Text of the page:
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  • Writer's pictureSylvain Lupari

KELLER & SCHONWALDER: Long Distances (2011)

Updated: Sep 28, 2020

If you like long sequential processions and minimalist structures à la Berlin School, Long Distances is for you

1 Long Distances 26:33

2 Metropolis 41:11

3 September Moods 7:10

(CD/DDL 74:54) (V.F.)

(New Berlin School)

One of EM's beauties is its capacity to exploit the minimalist structures while adding other parallel, ambient, rhythmic or/and melodious structures. Spread in time, LONG DISTANCES is the fruit of long night-recording sessions, excepted for Metropolis, where Keller & Schönwälder plunges deeply into luscious sequential processions. Brilliant sequences which are subdivide, uncross and get entangle in a fine rhythmic disorder or in a delicate hypnotic obsession. Sequences which are wrapped of by an interesting fauna illustrated by synths where hybrid solos are next to breezes of mist and cosmic sound effects. Welcome to the good crossroads of long minimalist structures filled of latent evolutions. Welcome to LONG DISTANCES, the romantic and enchanting musical universe of Detlev Keller and Mario Schönwälder. A universe unique to this nostalgic duet which continues to charm in this ever enchanting and bewitching world of Berlin School.

A rangy dark breath introduces Long Distances. It's a long hollow breeze, crossed by spectral and iridescent waves, crisscrossing a long sinuous corridor to quietly converge on the first sequenced stammering. There, a fine sequence emerges from the cosmic tones and skip weakly in a sound fauna made of composite tones. Streaks and cosmic sound effects linked to morphic layers and the gamboling of crystal-clear keys in the footprints of the sequencer cover this slow procession. Mysterious and claustrophobic, Long Distances pursues its slow and long minimalist ascension by wrapping itself of its melodies and of its parallel ambiences on a movement from which the subtle variations are flooded by fine white noises, wandering and celestial choirs, pads and mists of an iridescent mellotron as well as by brief synth solos. Ghostly solos, filled of Tangerine Dream aromas, which bring us unmistakably back towards the enchanting and mysterious minimalist structures of Klaus Schulze and of the Berlin School genre at the end of the 70's era. These solos come and go on this slow hypnotic procession, as well as on Metropolis, of which the last minutes are fed by breaths and metallic sound effects, bringing a dramatic crescendo which pours into the first modulations of Metropolis.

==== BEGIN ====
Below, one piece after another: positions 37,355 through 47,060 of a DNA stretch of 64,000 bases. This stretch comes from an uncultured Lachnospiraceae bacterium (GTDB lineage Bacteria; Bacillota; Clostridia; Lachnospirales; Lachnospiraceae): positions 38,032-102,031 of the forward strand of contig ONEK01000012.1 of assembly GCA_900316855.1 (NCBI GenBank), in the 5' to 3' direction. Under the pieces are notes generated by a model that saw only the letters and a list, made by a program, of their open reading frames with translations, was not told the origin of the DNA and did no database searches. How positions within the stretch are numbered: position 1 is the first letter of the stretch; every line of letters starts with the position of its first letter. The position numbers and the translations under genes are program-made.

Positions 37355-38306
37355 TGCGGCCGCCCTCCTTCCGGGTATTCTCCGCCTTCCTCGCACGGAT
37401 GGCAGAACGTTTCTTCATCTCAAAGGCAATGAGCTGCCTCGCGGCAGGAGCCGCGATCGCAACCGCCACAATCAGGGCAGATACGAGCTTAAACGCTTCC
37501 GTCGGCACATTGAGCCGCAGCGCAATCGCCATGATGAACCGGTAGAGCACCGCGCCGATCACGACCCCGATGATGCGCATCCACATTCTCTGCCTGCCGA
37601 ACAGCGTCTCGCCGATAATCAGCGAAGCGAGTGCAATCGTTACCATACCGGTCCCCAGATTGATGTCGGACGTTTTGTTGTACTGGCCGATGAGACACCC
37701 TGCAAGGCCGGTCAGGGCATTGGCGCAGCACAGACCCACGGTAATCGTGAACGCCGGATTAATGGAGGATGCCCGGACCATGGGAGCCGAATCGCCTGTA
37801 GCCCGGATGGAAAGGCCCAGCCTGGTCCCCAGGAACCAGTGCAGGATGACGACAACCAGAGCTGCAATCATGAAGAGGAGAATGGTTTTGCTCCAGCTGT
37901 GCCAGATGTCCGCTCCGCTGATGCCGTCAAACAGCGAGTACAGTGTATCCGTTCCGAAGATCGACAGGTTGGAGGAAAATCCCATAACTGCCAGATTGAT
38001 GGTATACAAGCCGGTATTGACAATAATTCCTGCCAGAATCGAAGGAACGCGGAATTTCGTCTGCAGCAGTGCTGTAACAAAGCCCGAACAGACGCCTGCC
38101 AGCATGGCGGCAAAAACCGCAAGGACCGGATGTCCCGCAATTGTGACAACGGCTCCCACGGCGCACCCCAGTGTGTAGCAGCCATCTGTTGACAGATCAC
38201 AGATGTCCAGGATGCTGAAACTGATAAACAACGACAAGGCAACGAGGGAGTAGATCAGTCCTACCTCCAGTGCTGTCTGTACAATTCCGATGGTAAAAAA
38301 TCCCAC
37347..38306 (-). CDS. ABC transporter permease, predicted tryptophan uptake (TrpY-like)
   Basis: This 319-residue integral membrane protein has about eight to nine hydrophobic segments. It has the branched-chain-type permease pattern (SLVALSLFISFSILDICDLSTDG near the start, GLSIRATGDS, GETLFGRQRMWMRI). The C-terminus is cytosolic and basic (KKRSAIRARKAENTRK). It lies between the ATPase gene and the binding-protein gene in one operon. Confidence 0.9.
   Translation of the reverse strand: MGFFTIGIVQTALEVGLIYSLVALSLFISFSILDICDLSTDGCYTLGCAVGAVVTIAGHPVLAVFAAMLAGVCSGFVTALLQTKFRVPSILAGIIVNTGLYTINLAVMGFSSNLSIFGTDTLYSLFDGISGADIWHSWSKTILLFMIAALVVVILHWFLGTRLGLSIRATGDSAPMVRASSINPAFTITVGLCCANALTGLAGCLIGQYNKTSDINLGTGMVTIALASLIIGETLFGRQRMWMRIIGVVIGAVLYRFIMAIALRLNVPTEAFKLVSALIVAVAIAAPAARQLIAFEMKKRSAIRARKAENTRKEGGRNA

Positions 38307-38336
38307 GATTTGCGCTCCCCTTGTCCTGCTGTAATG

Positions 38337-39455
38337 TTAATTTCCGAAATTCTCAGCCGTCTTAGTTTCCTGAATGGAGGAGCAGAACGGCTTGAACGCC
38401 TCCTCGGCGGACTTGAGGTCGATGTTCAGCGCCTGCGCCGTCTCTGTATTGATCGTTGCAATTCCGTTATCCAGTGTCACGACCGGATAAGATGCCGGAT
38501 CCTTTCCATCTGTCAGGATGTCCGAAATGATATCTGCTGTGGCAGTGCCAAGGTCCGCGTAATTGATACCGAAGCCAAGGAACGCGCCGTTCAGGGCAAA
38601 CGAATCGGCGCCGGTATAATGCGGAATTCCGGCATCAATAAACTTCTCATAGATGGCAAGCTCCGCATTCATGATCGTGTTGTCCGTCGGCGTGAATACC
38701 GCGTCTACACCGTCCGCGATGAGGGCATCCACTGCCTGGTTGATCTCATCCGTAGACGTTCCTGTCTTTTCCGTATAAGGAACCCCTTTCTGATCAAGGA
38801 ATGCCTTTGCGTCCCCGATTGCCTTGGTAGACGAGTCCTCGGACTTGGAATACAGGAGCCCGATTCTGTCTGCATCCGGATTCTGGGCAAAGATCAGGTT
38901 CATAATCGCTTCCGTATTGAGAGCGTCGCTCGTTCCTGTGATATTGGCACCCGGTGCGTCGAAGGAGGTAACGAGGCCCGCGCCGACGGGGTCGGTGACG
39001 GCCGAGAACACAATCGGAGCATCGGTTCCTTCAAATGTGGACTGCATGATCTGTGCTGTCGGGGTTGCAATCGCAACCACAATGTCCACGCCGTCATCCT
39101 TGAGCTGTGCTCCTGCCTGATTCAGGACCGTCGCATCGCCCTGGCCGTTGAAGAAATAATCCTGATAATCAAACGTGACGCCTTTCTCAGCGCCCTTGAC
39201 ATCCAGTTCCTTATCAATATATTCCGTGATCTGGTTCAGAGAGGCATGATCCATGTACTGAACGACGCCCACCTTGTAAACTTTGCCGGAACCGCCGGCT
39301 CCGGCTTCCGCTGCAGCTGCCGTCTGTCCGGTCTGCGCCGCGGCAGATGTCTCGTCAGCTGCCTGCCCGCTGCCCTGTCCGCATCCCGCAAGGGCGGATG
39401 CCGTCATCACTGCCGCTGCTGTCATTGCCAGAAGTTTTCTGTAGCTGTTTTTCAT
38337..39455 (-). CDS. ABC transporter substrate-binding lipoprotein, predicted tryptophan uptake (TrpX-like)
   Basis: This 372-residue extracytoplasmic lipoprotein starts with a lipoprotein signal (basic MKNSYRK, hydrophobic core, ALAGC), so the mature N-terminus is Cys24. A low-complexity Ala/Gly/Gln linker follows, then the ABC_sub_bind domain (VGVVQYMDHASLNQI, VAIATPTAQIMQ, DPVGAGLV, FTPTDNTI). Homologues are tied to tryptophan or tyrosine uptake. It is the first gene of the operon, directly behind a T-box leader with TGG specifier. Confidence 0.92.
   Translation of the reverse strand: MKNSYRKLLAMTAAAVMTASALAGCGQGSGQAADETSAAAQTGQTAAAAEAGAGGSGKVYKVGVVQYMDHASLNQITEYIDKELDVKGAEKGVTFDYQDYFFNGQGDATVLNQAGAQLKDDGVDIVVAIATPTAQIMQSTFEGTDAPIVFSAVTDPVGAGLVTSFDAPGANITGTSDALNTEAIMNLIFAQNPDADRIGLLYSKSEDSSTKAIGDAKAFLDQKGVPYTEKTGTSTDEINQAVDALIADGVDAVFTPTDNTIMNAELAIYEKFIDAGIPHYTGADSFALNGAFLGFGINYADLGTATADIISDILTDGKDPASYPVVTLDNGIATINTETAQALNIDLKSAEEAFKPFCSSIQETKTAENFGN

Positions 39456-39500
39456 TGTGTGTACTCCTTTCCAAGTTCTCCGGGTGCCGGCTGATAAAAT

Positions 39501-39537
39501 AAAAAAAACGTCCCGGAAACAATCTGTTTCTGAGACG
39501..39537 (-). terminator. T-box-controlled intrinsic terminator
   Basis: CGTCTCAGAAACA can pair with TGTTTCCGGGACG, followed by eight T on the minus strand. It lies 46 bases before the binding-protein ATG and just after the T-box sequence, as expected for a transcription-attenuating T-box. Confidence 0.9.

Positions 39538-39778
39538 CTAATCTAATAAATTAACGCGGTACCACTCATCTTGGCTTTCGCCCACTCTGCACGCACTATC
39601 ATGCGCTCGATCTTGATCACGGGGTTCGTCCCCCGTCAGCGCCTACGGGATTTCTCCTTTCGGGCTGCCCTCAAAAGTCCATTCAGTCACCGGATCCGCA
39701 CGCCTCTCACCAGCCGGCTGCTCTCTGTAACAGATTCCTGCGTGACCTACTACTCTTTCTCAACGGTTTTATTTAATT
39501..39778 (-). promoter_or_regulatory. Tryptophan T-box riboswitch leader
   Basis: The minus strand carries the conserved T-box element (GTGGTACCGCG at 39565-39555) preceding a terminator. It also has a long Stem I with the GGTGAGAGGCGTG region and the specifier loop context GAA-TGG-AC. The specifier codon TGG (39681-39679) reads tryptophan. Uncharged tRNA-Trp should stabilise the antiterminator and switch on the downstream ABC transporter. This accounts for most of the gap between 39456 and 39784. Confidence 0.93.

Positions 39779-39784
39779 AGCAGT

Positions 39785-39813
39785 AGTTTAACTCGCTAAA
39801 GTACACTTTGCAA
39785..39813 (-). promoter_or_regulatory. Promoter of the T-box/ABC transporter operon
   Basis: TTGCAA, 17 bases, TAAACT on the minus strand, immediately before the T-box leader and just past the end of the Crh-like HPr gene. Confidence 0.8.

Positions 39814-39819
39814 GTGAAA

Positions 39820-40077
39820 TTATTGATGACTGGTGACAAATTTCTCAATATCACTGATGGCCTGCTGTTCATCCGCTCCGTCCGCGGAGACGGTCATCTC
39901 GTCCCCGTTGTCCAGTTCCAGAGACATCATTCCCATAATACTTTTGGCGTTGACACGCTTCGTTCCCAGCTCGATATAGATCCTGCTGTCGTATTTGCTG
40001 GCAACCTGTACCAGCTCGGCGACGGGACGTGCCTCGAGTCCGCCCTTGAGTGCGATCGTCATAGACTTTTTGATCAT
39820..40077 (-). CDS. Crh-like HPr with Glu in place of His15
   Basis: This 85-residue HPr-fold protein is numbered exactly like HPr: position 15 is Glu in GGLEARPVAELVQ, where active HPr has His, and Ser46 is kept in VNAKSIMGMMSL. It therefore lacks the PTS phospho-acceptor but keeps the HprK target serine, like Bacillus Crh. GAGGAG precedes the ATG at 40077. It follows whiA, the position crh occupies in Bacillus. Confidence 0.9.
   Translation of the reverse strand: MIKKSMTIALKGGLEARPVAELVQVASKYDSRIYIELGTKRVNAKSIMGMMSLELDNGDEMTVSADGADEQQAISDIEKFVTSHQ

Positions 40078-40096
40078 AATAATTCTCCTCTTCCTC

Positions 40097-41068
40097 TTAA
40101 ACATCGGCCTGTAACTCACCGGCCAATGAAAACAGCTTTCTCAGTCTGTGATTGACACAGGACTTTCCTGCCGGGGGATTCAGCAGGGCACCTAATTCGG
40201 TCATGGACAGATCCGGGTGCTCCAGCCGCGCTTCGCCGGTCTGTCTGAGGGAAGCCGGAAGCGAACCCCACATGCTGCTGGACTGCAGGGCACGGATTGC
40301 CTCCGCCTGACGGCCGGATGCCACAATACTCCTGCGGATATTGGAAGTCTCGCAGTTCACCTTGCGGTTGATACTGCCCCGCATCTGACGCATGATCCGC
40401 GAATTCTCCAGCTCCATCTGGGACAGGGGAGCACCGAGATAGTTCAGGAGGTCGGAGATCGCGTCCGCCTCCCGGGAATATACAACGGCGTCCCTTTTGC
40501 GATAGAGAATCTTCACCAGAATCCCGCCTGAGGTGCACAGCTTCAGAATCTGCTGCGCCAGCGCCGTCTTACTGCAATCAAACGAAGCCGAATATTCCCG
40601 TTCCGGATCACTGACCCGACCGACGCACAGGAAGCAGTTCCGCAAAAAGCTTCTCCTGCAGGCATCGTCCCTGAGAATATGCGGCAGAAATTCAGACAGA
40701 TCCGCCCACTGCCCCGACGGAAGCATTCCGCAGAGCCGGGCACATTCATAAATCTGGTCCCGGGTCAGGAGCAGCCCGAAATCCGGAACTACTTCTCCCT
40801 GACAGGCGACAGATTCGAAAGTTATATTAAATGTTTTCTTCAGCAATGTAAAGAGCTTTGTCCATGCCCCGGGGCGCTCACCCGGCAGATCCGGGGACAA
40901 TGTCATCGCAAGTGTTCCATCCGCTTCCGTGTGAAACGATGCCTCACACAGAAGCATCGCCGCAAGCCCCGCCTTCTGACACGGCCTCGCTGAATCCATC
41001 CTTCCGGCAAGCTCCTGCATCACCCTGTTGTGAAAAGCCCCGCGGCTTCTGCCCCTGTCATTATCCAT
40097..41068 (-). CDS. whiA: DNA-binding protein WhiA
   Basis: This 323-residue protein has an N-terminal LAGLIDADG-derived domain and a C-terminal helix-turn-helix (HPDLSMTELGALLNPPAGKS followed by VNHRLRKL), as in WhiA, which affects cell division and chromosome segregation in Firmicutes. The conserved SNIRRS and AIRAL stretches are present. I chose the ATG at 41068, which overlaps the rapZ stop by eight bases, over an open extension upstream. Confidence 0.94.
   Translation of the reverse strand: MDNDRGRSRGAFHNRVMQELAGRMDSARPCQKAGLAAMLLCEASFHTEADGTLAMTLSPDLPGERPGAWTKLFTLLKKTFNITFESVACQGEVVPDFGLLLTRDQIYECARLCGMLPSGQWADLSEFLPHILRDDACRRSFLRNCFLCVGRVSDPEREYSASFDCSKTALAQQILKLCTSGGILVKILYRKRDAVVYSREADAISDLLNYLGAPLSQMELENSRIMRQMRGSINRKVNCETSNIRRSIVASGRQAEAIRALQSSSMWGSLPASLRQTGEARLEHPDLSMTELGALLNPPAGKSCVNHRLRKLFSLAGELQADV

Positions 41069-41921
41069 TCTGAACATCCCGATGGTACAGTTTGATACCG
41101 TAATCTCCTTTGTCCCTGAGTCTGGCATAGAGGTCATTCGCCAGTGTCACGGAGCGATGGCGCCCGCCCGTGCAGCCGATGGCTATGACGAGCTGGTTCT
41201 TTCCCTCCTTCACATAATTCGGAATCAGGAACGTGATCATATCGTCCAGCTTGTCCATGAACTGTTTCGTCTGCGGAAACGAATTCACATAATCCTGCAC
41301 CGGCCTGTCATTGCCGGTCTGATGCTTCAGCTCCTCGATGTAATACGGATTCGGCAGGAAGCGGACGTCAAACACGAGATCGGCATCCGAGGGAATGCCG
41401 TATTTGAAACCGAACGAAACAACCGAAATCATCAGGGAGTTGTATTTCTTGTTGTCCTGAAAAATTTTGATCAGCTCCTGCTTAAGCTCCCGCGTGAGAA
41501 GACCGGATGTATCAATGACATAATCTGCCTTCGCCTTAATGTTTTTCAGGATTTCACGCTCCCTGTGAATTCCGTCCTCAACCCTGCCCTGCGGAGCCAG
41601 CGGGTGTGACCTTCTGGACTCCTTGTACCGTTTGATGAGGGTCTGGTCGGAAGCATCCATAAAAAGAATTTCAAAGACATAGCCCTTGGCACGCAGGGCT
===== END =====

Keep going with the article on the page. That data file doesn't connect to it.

Recorded live, this long 41 minutes track is inspired by this cult movie from the German director Fritz Lang. Following the tetanized mist of Long Distances, piano notes come out of the abyssal mists to draw a soft melody which delicately leaves its notes over an iridescent and twisted wave. Little by little, this tenebrous intro clears a warmer web with this piano which draws hesitating melodies in a heavy pearlescent drizzle and warm cottoned pads, while metallic hoops collide and flitter nervously. We are in the 10th minute mark and Metropolis wakes up to the sound of heavy industrial pulsations to structure a rhythmic which will be in constant rebellion between its hypnotic beat and its anarchy reflection. Undulating threatening streaks cover the reverberations of these pulsations, plunging this long track towards nervous sequences which skip restlessly beneath mysterious nocturnal vocalizes. Sequences intersect and stamp in the furrow of their echoes before embracing a hyper-active phase and pulsing frenziedly in a stunning disorder. These sudden sequenced awakenings are the cornerstone of this long track which presents a bewitching sequential movement of which the first structure is backed by pulsatory arrhythmic sequences. Sequences sometimes fluid and sometimes wild are weaving polyrhythmic cadences below the wings of good synth solos as calculated as improvised, in the vein of these long hypnotic solemn masses of the Berlin School. These pleasant and spectral solos free cosmic tones as the amplitude of the movement tergiversate whereas electronic percussions are grafted to sequences, amplifying even more the rhythm and its disorder which flows under superb ghostly solos, ochre lamentations and metallic zombie voices. September Moods puts an end to this surprising sequenced procession and puts an end to LONG DISTANCES with a fine sequential movement which waddles under a good bass line and suave solos to tones of a solitary saxophone, before embracing the morphic breaths of a mellotron mist which pushes crystalline stars out of ears reach. But this sequential movement returns little by little, just to revive this sequenced flame which is the enchanting premise of this other very good Keller & Schönwälder opus.

You like long sequencer-based processions fed by fine harmonious approaches? You like minimalist structures which are skillfully dressed of a sweet musicality? Do you miss these long hypnotic structures proper to Berlin School? Keller and Schönwälder's LONG DISTANCES is then quite indicated to you. It's an album amazingly bewitching where sequences and percussions shape rhythms as hypnotic as wild under iridescent mist and solos from synths with hybrid tones. An album that will please for sure to fans of Keller & Schönwälder, as well as those who enjoy these long mesmeric structures of Berlin School with a more contemporary sound.

Sylvain Lupari (November 2nd, 2011) *****

Available at Manikin Bandcamp

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